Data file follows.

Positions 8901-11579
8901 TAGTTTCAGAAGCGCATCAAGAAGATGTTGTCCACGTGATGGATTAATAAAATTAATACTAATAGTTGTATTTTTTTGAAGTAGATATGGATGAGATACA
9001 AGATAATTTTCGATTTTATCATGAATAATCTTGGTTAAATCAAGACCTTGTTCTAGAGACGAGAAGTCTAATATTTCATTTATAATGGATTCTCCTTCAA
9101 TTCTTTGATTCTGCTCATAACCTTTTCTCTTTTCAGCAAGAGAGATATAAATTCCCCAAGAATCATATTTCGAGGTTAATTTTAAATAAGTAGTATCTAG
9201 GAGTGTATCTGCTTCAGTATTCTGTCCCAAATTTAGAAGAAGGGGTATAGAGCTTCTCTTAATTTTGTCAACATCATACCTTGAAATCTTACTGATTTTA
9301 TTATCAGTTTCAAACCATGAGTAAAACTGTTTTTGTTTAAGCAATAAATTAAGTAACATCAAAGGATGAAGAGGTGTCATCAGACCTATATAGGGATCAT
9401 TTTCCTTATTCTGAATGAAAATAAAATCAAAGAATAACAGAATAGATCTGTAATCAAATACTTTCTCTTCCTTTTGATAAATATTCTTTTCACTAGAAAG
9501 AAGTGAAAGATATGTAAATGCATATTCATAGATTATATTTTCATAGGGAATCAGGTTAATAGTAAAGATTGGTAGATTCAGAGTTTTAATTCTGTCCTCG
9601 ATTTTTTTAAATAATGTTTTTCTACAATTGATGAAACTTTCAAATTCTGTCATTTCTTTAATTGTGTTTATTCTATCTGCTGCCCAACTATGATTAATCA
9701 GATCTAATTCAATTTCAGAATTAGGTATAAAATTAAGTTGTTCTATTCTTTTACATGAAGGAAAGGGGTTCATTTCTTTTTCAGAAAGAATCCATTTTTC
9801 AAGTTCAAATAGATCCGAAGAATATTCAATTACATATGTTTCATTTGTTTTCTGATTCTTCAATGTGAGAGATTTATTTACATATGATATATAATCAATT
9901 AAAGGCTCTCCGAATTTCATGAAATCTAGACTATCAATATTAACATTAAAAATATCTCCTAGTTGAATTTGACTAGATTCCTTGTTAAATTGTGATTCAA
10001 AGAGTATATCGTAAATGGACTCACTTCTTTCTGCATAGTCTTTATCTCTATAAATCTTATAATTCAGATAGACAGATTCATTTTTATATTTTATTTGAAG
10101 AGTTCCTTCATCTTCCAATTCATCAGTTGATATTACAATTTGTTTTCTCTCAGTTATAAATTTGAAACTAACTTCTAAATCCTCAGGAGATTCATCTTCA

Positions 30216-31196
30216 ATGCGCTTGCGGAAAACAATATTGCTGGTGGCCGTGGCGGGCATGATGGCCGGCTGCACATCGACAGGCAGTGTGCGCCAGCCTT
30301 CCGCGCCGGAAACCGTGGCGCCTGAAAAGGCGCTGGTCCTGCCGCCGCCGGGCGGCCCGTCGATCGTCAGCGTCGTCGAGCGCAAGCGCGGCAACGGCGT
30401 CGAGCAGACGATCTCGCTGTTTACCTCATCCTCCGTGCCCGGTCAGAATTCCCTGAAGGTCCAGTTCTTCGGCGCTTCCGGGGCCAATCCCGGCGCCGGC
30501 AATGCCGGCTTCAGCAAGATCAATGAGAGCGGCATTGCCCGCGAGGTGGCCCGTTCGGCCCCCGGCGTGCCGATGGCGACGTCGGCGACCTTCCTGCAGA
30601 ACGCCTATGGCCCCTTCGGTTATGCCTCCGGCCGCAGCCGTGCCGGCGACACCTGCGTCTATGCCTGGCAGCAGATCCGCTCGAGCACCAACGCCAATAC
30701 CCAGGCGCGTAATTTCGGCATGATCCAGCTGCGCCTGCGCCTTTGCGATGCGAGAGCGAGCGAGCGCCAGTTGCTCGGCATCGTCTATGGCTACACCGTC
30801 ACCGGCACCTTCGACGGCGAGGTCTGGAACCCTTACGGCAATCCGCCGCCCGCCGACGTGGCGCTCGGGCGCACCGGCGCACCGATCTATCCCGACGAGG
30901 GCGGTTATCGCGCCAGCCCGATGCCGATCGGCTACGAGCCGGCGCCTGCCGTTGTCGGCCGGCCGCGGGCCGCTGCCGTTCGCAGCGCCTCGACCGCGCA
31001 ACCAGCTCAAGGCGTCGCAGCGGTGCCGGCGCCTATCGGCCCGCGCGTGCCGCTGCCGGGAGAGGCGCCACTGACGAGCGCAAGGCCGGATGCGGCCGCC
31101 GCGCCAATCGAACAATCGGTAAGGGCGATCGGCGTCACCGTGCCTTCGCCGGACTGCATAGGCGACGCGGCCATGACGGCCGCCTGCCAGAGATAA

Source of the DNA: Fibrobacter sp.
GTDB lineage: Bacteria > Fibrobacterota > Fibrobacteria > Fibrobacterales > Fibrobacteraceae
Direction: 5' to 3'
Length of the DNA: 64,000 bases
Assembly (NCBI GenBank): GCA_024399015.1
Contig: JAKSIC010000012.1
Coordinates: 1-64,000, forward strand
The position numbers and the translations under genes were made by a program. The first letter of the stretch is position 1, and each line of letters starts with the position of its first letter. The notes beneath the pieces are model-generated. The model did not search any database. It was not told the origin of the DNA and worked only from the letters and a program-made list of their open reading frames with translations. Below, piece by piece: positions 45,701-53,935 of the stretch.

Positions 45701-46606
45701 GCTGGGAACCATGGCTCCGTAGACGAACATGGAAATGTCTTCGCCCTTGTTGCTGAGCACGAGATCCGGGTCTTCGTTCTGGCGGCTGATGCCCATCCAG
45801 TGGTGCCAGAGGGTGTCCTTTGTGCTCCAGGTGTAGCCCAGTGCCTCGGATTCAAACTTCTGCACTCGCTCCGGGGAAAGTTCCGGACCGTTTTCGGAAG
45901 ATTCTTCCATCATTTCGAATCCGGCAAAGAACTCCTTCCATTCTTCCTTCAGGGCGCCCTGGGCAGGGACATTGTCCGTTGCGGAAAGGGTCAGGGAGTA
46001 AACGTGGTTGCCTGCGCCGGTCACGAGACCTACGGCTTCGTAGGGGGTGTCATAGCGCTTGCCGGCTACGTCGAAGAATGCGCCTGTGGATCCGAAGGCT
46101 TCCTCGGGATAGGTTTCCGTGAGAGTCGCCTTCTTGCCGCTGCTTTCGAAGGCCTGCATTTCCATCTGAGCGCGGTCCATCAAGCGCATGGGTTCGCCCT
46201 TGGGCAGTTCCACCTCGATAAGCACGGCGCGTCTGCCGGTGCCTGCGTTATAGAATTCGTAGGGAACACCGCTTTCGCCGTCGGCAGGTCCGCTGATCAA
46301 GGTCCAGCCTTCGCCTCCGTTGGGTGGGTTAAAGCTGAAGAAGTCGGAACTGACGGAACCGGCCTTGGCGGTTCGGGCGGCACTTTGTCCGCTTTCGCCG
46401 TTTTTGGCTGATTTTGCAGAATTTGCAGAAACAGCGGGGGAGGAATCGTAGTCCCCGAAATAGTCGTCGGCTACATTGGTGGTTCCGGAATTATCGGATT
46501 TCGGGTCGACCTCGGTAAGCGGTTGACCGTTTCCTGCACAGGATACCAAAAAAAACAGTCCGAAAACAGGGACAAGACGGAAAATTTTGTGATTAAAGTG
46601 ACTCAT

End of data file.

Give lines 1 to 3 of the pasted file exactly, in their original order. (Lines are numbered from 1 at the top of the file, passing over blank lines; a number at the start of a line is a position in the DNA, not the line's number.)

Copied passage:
Positions 8901-11579
8901 TAGTTTCAGAAGCGCATCAAGAAGATGTTGTCCACGTGATGGATTAATAAAATTAATACTAATAGTTGTATTTTTTTGAAGTAGATATGGATGAGATACA
9001 AGATAATTTTCGATTTTATCATGAATAATCTTGGTTAAATCAAGACCTTGTTCTAGAGACGAGAAGTCTAATATTTCATTTATAATGGATTCTCCTTCAA